43. Section 14, Oudh Courts Act, provides that a single Judge or a Bench of the Judges of the Chief Court can refer for the decision of a larger Bench any question of law or construction of any document, etc.
44. It will appear from a perusal of both, Section 12 (2), Oudh Courts Act, and Clause 10 of the Letters Patent, that an appeal is provided for where a Judge who passed the judgment 'declares that the case is a fit one for appeal.' The language is identical. This declaration by a Judge that a case is a fit one for appeal has, to my knowledge, never been challenged in appeal in the Allahabad High Court. At least, I have not been able to lay my hands on any case where this question was raised. In the Oudh Chief Court, however, there are a fairly large number of decided cases where the propriety of the declaration made by the Judge who passed the judgment and granted leave to appeal has been challenged.
45. It was contended before us that the right under Section 12 (2), Oudh Courts Act, is analogus to the right of appeal as contained in Sections 109 and 110, Civil P. C. Now Section 109, Civil P. C., provides an appeal to His Majesty in Council if it is certified to be a fit case for appeal. Section 110, Civil P. C., lays down three conditions, viz., that the appeal must be valued at RS. 10000 or upwards, or the decree must involve some question respecting property of that valuation, or the decree affirms the decision of the Court immediately below the Court passing the decree, or the appeal must involve some substantial question of law.
46. Upon an examination of the provisions of Section 12 (2), Oudh Courts Act, and Sections 109 and no, Civil P. C., I am unable to hold that they are analogous. If they are analogous at all, they are analogous to Clause 10 of the Letters Patent of the Allahabad High Court. But from the early times, indeed ever since the Chief Court was established, it seems that a very restricted interpretation has been given to Section 12 (2), Oudh Courts Act, and words have been imported in it which upon a plain interpretation of the section it is not possible to import. In Bisheshwar Dayal v. Lachman Ram, 3 oudh W. N. 570, there are two cases. In one of them Usuf Ali Beg v. Nathu, 3 oudh W. n. 574, a learned Judge of that Court held that a certificate of fitness for an appeal under Section 12 (2), Oudh Courts Act should be granted only when the decision is
(1) opposed to any general principle of law, or (2) it involves a question of public interest, or (8) is contrary to any recognised precedent.'
No reasons, however, were given for the view expressed. In the other case, Bisheshwar Dayal v. Lachman Bam, 3 oudh w. n. 576, Gokuran Nath Misra J., referred to the rights of appeal conferred by the Letters Patent of a High Court but finally came to the following conclusion :
'..... One has only to turn to Section 109(e), Civil P. C. (V of 1908), where such words do exist. It has been held by the various High Courts in India that, where a case has to be certified as a fit one lor appeal to His Majesty in Council, the interpretation to be put upon these words must be a very restricted interpretation. Clause (c) of that section is intended to meet special eases, such for example as these in which the point in dispute is not measurable by money, though it may be of great public or private importance . . . Applying this test, I think 1 can safely hold chat the point involved in this case is not a point of any general importance. Indeed the point involved is not even a substantial point of law.'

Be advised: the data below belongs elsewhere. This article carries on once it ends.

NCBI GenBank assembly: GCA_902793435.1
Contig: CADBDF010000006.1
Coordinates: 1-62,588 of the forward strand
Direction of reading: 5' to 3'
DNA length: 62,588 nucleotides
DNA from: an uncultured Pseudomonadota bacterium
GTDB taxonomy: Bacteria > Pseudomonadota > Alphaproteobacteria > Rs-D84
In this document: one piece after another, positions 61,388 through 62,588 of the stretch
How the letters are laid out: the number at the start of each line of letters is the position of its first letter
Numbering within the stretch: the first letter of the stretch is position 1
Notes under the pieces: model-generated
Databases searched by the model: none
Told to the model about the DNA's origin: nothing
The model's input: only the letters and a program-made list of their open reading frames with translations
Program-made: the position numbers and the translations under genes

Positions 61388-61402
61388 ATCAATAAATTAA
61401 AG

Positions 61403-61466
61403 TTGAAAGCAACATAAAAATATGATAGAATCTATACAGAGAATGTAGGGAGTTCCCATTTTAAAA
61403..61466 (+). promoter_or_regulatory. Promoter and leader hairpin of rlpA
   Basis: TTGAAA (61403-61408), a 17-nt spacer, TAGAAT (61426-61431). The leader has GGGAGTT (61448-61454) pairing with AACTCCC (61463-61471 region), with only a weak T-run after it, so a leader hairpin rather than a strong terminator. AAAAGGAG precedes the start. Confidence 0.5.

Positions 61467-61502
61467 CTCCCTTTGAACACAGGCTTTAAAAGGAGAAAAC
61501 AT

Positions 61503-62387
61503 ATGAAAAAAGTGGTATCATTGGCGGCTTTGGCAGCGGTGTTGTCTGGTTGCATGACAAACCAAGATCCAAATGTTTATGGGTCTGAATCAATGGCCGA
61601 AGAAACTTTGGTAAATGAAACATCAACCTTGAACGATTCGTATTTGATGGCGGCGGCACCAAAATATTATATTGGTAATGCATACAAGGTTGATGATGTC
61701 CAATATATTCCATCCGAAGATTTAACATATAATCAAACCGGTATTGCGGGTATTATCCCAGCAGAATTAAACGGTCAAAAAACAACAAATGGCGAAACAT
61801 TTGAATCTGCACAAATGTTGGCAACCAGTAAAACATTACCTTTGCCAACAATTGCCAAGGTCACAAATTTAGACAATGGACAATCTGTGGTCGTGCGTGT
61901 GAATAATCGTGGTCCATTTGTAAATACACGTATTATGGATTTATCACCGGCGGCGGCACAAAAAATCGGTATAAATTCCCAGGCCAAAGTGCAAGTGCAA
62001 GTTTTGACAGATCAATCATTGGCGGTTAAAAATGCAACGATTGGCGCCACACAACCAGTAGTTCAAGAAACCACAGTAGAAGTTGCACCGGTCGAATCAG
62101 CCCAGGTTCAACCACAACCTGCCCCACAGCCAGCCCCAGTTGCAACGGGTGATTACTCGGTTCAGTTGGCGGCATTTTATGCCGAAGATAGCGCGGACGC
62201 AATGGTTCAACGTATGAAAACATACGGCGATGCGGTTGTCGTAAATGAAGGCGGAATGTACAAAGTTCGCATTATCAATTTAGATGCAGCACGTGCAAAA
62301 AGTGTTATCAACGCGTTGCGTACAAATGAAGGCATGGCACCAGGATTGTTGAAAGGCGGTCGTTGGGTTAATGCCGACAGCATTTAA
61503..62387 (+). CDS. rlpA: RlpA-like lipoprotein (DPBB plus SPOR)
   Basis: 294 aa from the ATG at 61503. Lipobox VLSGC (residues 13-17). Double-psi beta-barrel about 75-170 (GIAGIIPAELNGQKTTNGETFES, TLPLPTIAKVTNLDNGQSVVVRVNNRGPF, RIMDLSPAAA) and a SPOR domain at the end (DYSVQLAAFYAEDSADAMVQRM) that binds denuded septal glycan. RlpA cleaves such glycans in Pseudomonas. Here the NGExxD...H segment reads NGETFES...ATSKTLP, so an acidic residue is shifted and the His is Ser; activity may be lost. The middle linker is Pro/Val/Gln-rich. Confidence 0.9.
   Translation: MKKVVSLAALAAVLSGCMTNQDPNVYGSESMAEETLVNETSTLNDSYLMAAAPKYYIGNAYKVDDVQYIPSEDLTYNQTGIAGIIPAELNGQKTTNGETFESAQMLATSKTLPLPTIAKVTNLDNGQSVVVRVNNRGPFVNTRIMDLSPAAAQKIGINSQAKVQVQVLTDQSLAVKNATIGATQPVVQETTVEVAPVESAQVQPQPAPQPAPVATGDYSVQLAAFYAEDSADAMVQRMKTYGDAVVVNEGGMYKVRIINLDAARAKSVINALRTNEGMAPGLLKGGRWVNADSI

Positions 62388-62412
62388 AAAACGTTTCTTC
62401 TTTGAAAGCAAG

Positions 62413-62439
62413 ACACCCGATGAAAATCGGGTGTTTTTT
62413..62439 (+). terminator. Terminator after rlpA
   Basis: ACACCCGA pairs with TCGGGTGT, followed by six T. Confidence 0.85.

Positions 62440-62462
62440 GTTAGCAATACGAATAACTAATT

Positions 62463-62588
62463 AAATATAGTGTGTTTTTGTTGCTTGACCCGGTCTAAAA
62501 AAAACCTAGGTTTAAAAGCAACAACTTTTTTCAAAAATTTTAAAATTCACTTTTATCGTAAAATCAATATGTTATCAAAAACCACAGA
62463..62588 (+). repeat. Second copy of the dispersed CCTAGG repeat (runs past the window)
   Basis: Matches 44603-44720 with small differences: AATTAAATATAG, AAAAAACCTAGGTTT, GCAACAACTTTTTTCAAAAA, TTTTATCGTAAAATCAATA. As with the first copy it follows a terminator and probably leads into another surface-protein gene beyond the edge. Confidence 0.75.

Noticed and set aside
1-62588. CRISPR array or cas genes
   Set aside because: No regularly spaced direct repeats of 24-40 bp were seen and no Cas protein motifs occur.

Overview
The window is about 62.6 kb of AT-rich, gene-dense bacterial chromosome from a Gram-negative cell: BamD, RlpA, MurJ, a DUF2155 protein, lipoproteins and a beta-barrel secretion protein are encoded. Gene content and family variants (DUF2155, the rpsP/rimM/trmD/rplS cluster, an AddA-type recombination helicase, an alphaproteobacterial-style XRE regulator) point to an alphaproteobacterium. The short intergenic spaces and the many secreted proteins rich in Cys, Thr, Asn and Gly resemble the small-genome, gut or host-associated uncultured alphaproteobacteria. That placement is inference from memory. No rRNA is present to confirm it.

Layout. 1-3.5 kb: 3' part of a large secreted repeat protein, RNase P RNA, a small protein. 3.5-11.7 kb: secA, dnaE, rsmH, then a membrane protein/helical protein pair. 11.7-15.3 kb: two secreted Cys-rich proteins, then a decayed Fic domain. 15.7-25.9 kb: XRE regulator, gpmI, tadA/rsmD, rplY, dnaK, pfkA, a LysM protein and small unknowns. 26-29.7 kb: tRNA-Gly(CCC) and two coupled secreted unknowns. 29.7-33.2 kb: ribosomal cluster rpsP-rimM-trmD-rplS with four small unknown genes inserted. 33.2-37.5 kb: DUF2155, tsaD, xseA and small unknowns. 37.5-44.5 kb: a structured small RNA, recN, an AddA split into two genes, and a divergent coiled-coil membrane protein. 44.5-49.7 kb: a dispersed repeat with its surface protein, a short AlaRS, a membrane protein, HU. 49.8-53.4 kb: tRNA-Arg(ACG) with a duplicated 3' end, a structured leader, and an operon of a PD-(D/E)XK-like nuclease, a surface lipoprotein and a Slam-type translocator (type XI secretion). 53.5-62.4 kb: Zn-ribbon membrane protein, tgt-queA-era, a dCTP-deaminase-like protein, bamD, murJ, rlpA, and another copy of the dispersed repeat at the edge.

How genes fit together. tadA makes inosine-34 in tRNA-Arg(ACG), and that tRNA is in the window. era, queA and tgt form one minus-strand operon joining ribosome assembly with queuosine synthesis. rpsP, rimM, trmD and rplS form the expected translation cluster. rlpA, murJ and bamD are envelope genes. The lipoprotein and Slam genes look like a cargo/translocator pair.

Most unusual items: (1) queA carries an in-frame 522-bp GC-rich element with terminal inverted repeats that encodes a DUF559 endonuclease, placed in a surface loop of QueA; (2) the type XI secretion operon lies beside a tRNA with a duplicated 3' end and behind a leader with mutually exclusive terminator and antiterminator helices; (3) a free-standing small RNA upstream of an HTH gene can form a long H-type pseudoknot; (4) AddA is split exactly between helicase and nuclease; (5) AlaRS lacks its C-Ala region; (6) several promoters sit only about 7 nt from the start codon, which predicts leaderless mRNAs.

This case appears to be the leading case on the subject and all subsequent rulings have followed this case or adopted the principles laid down in it.
47. In Dayana Ulla v. Atia Khanam, 1040 oudh W. n. 193, a Bench of the Chief Court after reviewing a number of cases observed as follows :
'The view which has been taken in these cases consistently is that a certificate of fitness for farther appeal under Section 12 (2), Oudh Courts Act, should be granted only when the decision for which a further appeal is proposed to be preferred is (1) opposed to any general principle of law, or (2) involving a question of public interest, or (3) is contrary to any recognised precedent.'
48. Similar views were expressed in Mubarak Husain Khan v. Ghulam Abid Khan, 1942 oudh W. n. 742, four cases reported in Uman Shankar v. Ashraf Husain, 1943 oudh w. N. 372, Bhagwant Y. Mst. Ganga Dei, 1943 oudh w. n. 393, Brij Bhukhan v. Bhagwan Datt, 1943 oudh W. n. 404 and Mohammad Jafar v. Mt. Barka, 1943 oudh W. N. 457, Ewaz Ali v. Mt. Firdous Jehan, 1944 oudh W. n. 228 and Beni Madho v. JJarihar Prasad, 1946 oudh W. N. 300.
49. With the greatest respect to the learned Judges who are of this view, I am unable to hold upon a plain reading of the sections that there is any similarity between Section 12 (2), Oudh Courts Act, and Sections 109 and 110, Civil P. C. All that the Judge is required to do under Section 12 (2), Oudh Courts Act, is to declare that the case is a fit one for appeal. it seems to me that he is not bound to state his reasons nor can the power of the Bench hearing the appeal be restricted by the single Judge referring only points of law for the decision of the Bench.